By financen | December 21, 2017 - 4:30 pm - Posted in Budget, Personal Finance
  1. Make socks your friend: Even with the room heater on, the floor can get really cold during the night, and especially in winter. Having socks on when walking around the house, instead of turning the heat all the way up can save lots of energy in the long run.
  1. Tap on the available heat: Simple household activities such as cooking, taking a shower, or even ironing the clothes generate reasonable amounts of heat. You could tap on these to keep the house warm during winter. One way to do this is leaving the bathroom door open when taking a shower, and not turning the ventilation fan on. This should allow heat from the bathroom disperse to other rooms.
  1. Turn down the heat by 5 or 10 percent: Turning the heat down by a few degrees can save you lots of energy (up to 10% of heating bills) in the long run. Your body won’t notice the difference, but will instead re-adjust to the temperatures. Consider turning down the heater when leaving the house for a few hours.
  1. Lower water heater temperatures too: Turning down the water heater thermostat by 20 degrees say from 140 to 120 degrees can contribute to lower heating bills as well.
  1. Upgrade to a programmable thermostat: A programmable thermostat works a lot better than the old ones. The thermostat makes it possible to adjust heat levels at predetermined times, as well as turn off the heater completely when no one is in the house. Although you may have to part with $80 for one, you’ll most likely save so much more in a year and more to come once it is installed. If you want more tips on cheaper heating, consult this blog at Ethanol Fireplace Pros.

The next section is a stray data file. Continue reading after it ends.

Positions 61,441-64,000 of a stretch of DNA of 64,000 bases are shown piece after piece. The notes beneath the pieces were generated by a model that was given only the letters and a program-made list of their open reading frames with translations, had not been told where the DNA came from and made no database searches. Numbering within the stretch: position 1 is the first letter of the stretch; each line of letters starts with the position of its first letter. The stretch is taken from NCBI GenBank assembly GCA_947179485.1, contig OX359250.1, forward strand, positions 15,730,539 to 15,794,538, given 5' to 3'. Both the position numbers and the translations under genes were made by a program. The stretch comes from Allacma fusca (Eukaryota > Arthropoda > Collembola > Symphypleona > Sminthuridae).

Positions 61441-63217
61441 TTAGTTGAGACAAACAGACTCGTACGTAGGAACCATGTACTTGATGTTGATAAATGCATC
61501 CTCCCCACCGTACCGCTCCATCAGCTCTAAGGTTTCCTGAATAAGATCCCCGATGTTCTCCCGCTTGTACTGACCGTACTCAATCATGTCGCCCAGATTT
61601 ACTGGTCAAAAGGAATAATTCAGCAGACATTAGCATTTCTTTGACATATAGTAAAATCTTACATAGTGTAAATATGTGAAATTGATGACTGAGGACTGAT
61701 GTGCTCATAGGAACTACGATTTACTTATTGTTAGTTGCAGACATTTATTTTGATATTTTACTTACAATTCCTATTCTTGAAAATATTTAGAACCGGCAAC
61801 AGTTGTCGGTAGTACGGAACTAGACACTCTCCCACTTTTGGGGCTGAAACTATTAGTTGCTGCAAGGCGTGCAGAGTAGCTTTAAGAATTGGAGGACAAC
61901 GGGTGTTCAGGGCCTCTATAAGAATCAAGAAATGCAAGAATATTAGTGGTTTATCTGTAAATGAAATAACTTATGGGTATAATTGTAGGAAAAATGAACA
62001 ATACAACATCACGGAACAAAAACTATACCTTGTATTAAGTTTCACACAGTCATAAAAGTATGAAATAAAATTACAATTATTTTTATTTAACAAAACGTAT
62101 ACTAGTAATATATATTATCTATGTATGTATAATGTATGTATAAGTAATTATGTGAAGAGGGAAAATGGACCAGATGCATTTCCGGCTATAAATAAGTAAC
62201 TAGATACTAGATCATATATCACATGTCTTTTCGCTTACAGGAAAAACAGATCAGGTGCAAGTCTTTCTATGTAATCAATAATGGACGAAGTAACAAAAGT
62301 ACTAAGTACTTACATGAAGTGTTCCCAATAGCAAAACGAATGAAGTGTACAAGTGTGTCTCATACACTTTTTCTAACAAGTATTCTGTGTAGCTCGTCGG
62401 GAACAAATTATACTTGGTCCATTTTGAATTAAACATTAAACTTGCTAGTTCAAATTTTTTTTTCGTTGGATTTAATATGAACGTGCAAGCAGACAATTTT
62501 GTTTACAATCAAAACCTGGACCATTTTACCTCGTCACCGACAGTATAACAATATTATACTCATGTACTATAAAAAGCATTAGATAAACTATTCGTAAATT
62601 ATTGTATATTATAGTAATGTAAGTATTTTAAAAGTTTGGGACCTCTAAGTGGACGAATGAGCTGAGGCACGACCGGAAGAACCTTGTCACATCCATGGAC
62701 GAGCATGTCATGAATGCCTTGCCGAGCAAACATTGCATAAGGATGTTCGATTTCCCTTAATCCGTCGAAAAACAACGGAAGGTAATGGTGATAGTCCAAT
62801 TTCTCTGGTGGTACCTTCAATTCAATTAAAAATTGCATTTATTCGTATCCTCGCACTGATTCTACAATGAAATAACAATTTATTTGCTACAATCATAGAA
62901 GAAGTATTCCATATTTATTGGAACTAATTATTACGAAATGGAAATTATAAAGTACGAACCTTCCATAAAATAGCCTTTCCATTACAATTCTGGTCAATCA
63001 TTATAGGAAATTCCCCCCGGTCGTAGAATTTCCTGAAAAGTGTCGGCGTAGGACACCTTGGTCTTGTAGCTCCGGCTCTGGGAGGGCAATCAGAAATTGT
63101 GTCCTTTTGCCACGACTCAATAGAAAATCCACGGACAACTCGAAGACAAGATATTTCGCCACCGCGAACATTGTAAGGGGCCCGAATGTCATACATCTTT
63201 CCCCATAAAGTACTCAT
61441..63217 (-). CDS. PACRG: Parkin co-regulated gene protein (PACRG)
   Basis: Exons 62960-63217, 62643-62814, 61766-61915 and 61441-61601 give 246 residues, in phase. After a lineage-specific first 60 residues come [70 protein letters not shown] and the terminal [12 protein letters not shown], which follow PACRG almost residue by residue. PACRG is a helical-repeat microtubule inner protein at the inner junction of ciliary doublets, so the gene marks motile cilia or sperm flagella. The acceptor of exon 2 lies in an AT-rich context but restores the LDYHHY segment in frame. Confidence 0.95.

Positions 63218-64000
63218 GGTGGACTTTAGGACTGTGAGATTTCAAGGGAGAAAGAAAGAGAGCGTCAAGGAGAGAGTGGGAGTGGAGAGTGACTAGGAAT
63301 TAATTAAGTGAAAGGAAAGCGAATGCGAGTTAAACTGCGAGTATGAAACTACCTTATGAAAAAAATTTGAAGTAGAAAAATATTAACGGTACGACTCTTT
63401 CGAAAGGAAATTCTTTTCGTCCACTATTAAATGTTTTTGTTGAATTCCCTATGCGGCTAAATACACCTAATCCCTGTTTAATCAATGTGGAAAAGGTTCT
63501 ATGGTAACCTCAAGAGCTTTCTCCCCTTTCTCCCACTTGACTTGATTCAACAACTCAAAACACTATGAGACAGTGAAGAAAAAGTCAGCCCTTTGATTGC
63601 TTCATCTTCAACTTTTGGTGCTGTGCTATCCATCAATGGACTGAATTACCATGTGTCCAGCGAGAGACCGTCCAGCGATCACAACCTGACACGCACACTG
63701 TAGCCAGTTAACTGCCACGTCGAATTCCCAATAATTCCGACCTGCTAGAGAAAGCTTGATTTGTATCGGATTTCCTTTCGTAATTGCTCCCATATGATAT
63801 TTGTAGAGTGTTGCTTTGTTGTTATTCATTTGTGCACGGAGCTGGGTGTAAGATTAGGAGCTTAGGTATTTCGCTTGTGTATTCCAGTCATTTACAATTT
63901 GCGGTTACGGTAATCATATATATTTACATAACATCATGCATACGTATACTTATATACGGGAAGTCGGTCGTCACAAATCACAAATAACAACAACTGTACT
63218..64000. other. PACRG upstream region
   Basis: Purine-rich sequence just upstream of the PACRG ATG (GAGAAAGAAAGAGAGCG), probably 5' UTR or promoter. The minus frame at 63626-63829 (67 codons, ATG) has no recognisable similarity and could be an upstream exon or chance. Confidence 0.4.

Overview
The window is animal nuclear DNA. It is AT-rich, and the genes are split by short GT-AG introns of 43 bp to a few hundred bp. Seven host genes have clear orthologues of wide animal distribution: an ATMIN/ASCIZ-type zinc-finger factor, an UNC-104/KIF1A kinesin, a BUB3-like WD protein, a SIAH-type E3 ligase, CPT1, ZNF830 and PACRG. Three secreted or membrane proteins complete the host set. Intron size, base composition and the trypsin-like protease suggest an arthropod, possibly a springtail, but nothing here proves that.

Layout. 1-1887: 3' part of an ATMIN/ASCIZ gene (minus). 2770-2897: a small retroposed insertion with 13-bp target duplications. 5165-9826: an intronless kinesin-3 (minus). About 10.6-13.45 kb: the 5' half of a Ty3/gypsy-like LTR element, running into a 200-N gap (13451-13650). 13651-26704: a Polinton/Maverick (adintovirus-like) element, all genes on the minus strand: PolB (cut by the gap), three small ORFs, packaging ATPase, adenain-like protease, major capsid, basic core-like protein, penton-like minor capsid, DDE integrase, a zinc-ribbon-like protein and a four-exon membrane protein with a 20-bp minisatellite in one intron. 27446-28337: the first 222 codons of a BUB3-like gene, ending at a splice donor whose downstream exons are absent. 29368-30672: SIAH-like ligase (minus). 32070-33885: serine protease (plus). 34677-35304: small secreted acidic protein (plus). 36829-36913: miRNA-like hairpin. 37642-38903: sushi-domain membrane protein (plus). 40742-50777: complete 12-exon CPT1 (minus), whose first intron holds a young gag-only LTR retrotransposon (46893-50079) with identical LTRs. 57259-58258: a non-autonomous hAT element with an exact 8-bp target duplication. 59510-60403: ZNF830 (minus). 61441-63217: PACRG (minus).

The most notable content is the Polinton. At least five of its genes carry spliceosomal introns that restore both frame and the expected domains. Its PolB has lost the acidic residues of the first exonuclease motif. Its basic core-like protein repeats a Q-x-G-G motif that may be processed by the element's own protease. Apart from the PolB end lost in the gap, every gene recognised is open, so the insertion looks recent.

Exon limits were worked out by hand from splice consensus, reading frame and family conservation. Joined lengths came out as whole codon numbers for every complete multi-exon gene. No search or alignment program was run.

1. Seal the house to prevent unnecessary heat loss: Doors, windows, and air vents can let warm air escape leaving the heater to work harder to maintain a constant temperature. Ensuring these are correctly shut, and the vents well sealed however creates an envelope of warm air, thus minimizing heat loss. This also means the heater won’t have to work as hard to keep the room/house warm.
  1. Call for regular service and maintenance: Both oil and electric heaters should be serviced by an experienced technician at least once a year. It’s by having the unit serviced that it can run more efficiently with little to no breakdowns. You also ought to ensure the air filters are clean and clear to facilitate proper air movement.
  1. Ensure windows are covered at night: Having curtains over your windows at night not only improves privacy in the house, but also reduces heat loss. This is particularly crucial for older homes with old windows. You however should draw the curtains to let daylight in during the day. Daylight brings warmth – allowing sunrays into the house helps heat the house.
  1. Ensure the outdoor unit is well-taken care of: Most people tend to overlook the outdoor unit forgetting it is equally important as the indoor unit is. Checking the unit for condensate, blocked pan, or overgrowth on the same, and ensuring everything is clear will enable it to continue functioning optimally throughout the cold season. Be sure to get rid of twigs, grass, leaves, and overhanging branches around the same.
  1. Look out for air leaks: Air leaks in the house can be the biggest cause spikes in your home energy bill. Inspect the house for air leaks using a candle. Hold a candle flame next to windows, air vents, the door, and anywhere you suspect there’s a leak. If the candle flame is blown to one direction, then that’s a clear sign of a leak. Inspecting the area farther should help you determine the exact spot, then use weather-stripping or caulk to seal it off. Adding some insulation may help too.
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This entry was posted on Thursday, December 21st, 2017 at 4:30 pm and is filed under Budget, Personal Finance. You can follow any responses to this entry through the RSS 2.0 feed. Both comments and pings are currently closed.

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